Polydatin protects against acetaminophen-induced hepatotoxicity in mice via anti-oxidative and anti-apoptotic activities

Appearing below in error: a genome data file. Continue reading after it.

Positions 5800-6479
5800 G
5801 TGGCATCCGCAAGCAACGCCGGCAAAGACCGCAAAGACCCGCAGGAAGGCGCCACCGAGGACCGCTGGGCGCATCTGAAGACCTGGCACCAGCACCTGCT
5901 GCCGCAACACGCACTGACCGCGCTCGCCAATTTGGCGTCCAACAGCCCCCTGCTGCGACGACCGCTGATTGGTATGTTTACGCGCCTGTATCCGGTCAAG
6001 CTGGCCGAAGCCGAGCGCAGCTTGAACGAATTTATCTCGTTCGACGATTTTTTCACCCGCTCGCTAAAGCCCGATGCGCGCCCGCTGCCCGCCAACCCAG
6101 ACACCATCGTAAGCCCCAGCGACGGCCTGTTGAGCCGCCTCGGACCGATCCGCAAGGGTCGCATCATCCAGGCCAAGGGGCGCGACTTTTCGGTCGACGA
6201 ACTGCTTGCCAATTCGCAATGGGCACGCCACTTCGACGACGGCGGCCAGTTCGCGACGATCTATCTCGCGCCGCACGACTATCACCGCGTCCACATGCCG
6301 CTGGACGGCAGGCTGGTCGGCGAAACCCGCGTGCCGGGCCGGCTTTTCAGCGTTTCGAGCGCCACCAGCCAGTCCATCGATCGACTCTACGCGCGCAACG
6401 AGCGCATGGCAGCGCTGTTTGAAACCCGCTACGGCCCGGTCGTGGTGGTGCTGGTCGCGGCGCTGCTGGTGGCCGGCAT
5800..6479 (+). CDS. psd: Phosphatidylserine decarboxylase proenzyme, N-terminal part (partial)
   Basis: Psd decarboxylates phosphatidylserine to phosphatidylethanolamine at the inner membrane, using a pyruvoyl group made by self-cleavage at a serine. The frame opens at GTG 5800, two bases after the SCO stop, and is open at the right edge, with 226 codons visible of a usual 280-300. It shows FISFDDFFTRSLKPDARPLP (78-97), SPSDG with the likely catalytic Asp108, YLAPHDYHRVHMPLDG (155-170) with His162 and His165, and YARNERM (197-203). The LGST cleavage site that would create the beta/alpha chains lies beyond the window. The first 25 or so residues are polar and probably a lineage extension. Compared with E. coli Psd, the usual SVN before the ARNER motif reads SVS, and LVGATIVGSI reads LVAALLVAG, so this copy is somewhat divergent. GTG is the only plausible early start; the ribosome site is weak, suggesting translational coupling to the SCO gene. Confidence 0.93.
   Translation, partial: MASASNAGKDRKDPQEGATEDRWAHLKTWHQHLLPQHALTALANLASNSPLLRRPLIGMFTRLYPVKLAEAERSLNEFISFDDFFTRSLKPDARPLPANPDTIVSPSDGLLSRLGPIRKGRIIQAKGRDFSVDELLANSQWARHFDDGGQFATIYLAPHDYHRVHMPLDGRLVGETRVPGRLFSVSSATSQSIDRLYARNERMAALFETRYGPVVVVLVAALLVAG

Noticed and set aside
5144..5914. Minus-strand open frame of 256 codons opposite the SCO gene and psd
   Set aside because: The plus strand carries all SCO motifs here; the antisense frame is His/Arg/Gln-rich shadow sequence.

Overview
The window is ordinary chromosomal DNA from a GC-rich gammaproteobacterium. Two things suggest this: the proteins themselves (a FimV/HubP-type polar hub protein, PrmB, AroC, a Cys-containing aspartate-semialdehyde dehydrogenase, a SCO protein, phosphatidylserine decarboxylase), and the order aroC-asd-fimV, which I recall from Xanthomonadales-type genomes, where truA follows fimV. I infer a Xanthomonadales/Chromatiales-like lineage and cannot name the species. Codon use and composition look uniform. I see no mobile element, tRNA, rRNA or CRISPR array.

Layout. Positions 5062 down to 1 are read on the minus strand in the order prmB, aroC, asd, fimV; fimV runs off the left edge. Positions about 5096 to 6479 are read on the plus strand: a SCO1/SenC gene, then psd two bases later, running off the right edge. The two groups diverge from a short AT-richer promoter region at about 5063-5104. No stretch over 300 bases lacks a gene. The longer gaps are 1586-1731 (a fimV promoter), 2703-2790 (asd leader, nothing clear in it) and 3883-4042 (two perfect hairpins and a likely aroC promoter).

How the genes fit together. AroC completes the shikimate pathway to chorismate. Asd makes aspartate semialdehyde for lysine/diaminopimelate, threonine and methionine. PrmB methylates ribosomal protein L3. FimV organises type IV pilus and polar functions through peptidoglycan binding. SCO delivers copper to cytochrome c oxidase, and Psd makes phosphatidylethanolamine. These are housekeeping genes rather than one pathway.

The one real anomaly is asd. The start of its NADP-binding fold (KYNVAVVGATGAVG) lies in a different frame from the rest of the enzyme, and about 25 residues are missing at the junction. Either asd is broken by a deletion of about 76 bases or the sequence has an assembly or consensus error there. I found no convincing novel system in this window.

Acetaminophen (APAP) is commonly used to relieve pain and fever in a clinical setting, but its excessive use can lead to serious hepatotoxicity. Our previous study demonstrated that polydatin (PD) can effectively attenuate D-galactose- and alcohol-induced hepatotoxicity, however, its effect on APAP-induced hepatotoxicity is still unknown. In this study, we explore the protective effect and potential mechanism of PD against APAP-induced hepatotoxicity in mice. The results indicate that PD effectively improves the survival of mice with APAP-induced hepatotoxicity, significantly alleviating histopathologic alterations in the liver, and decreasing the serum levels of alanine aminotransferase (ALT) and aspartate aminotransferase (AST). PD significantly and dose-dependently reduces oxidative stress by lowering the content of oxidized glutathione (GSSG), reactive oxygen species (ROS), nitric oxide (NO) and malonaldehyde (MDA), while enhancing the hepatic activities of glutathione (GSH), glutathione peroxidase (GSH-Px) and the GSH/GSSG ratio. Meanwhile, PD also substantially inhibits the levels and mRNA expressions of inducible nitric oxide synthase (iNOS) and NADPH oxidase 2 (NOX2). Additionally, PD markedly arrests apoptosis by assuaging TUNEL-positive hepatocytes and the apoptotic index, decreasing the levels and expression of cytochrome c (CytC), cleaved-caspase-9, apoptotic protease activating factor 1 (Apaf-1), cleaved-caspase-3, and Bax and increasing the level and expression of Bcl-2. Overall, PD pretreatment shows a potent protective effect against APAP-induced hepatotoxicity by relieving oxidative stress and inhibiting apoptosis.